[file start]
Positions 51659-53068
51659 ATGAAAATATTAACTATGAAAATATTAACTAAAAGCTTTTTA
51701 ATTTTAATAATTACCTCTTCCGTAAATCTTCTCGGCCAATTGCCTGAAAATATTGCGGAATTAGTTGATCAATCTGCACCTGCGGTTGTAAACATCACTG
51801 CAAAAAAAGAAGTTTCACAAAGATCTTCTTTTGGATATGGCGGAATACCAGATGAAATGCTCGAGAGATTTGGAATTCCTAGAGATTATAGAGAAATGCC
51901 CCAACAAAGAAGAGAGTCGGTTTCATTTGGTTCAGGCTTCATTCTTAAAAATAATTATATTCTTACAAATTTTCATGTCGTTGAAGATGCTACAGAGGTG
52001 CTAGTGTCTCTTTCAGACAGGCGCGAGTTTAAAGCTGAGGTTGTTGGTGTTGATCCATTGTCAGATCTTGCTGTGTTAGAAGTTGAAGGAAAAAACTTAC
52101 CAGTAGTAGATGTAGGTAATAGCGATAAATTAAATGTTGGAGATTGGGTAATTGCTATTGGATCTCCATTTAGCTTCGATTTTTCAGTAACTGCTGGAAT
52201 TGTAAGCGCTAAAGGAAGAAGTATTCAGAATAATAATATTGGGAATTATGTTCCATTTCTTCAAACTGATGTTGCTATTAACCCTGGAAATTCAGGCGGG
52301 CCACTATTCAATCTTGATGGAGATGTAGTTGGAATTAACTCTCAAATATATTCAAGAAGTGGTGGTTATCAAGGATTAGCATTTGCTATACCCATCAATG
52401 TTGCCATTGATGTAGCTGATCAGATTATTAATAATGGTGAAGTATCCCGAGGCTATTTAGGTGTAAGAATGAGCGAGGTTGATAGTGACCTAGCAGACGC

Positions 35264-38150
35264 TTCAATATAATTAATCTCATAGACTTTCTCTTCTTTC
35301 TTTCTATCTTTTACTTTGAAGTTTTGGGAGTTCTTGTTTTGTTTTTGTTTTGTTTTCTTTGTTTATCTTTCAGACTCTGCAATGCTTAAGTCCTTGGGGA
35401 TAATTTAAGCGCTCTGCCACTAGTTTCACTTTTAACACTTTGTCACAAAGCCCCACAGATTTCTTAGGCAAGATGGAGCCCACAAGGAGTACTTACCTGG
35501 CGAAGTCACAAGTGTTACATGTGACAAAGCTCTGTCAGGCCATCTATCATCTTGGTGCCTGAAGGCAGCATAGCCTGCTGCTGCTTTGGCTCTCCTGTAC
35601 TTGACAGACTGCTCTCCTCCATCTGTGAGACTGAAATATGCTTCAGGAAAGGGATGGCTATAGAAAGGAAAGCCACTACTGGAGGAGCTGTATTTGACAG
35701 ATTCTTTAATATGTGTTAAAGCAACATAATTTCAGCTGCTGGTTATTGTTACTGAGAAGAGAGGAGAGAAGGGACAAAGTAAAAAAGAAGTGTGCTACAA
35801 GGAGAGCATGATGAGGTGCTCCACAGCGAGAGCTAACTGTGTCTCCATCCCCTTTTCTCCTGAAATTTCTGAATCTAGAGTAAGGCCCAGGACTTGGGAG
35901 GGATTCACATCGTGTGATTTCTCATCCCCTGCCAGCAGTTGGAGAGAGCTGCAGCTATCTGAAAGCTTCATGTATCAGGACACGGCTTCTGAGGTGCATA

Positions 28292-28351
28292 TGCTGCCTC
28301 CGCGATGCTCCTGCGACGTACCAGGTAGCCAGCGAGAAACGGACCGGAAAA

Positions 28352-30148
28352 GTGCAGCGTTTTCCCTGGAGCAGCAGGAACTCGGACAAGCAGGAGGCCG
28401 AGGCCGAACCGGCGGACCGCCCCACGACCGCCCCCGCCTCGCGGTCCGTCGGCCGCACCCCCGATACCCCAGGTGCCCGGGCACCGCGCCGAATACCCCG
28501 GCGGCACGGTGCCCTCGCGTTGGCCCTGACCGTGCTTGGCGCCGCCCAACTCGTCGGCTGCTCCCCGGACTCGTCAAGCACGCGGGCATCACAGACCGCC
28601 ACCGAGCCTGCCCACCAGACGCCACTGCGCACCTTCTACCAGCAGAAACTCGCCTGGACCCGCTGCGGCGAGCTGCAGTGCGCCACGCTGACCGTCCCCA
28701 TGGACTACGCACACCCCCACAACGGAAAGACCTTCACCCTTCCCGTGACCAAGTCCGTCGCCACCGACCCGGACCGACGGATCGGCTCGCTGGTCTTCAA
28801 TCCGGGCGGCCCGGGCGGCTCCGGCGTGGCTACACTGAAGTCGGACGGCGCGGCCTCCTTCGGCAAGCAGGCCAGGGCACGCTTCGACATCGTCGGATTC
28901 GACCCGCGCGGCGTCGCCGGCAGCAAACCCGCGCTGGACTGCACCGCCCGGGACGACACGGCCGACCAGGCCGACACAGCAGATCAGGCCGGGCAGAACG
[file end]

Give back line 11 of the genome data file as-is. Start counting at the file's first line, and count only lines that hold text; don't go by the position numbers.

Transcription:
Positions 35264-38150